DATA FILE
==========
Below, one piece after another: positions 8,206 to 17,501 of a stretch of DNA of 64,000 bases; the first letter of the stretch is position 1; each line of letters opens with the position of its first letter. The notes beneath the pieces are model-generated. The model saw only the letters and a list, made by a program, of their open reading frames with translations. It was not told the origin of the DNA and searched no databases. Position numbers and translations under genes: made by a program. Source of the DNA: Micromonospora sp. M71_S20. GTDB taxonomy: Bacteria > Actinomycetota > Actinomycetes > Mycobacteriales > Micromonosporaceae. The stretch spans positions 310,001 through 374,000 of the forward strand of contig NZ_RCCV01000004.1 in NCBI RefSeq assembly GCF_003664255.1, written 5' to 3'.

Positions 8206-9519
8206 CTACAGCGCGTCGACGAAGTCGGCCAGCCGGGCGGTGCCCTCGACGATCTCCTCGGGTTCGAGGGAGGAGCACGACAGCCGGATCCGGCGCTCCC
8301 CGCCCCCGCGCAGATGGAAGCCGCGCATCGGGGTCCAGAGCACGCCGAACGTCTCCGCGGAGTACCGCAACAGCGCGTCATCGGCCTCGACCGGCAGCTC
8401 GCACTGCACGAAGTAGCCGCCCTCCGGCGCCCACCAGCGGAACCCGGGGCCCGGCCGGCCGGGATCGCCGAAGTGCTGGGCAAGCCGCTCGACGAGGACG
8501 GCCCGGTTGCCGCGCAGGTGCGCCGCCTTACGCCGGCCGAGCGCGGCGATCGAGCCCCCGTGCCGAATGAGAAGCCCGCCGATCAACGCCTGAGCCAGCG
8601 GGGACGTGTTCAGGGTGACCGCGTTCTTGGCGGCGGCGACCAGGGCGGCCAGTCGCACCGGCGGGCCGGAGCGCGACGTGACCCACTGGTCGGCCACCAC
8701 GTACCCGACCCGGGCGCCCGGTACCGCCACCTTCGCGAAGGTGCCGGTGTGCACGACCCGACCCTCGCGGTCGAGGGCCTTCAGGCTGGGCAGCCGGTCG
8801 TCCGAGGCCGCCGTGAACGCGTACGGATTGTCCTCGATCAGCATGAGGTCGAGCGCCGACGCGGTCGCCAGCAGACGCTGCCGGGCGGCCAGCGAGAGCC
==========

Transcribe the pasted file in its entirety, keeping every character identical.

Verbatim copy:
Below, one piece after another: positions 8,206 to 17,501 of a stretch of DNA of 64,000 bases; the first letter of the stretch is position 1; each line of letters opens with the position of its first letter. The notes beneath the pieces are model-generated. The model saw only the letters and a list, made by a program, of their open reading frames with translations. It was not told the origin of the DNA and searched no databases. Position numbers and translations under genes: made by a program. Source of the DNA: Micromonospora sp. M71_S20. GTDB taxonomy: Bacteria > Actinomycetota > Actinomycetes > Mycobacteriales > Micromonosporaceae. The stretch spans positions 310,001 through 374,000 of the forward strand of contig NZ_RCCV01000004.1 in NCBI RefSeq assembly GCF_003664255.1, written 5' to 3'.

Positions 8206-9519
8206 CTACAGCGCGTCGACGAAGTCGGCCAGCCGGGCGGTGCCCTCGACGATCTCCTCGGGTTCGAGGGAGGAGCACGACAGCCGGATCCGGCGCTCCC
8301 CGCCCCCGCGCAGATGGAAGCCGCGCATCGGGGTCCAGAGCACGCCGAACGTCTCCGCGGAGTACCGCAACAGCGCGTCATCGGCCTCGACCGGCAGCTC
8401 GCACTGCACGAAGTAGCCGCCCTCCGGCGCCCACCAGCGGAACCCGGGGCCCGGCCGGCCGGGATCGCCGAAGTGCTGGGCAAGCCGCTCGACGAGGACG
8501 GCCCGGTTGCCGCGCAGGTGCGCCGCCTTACGCCGGCCGAGCGCGGCGATCGAGCCCCCGTGCCGAATGAGAAGCCCGCCGATCAACGCCTGAGCCAGCG
8601 GGGACGTGTTCAGGGTGACCGCGTTCTTGGCGGCGGCGACCAGGGCGGCCAGTCGCACCGGCGGGCCGGAGCGCGACGTGACCCACTGGTCGGCCACCAC
8701 GTACCCGACCCGGGCGCCCGGTACCGCCACCTTCGCGAAGGTGCCGGTGTGCACGACCCGACCCTCGCGGTCGAGGGCCTTCAGGCTGGGCAGCCGGTCG
8801 TCCGAGGCCGCCGTGAACGCGTACGGATTGTCCTCGATCAGCATGAGGTCGAGCGCCGACGCGGTCGCCAGCAGACGCTGCCGGGCGGCCAGCGAGAGCC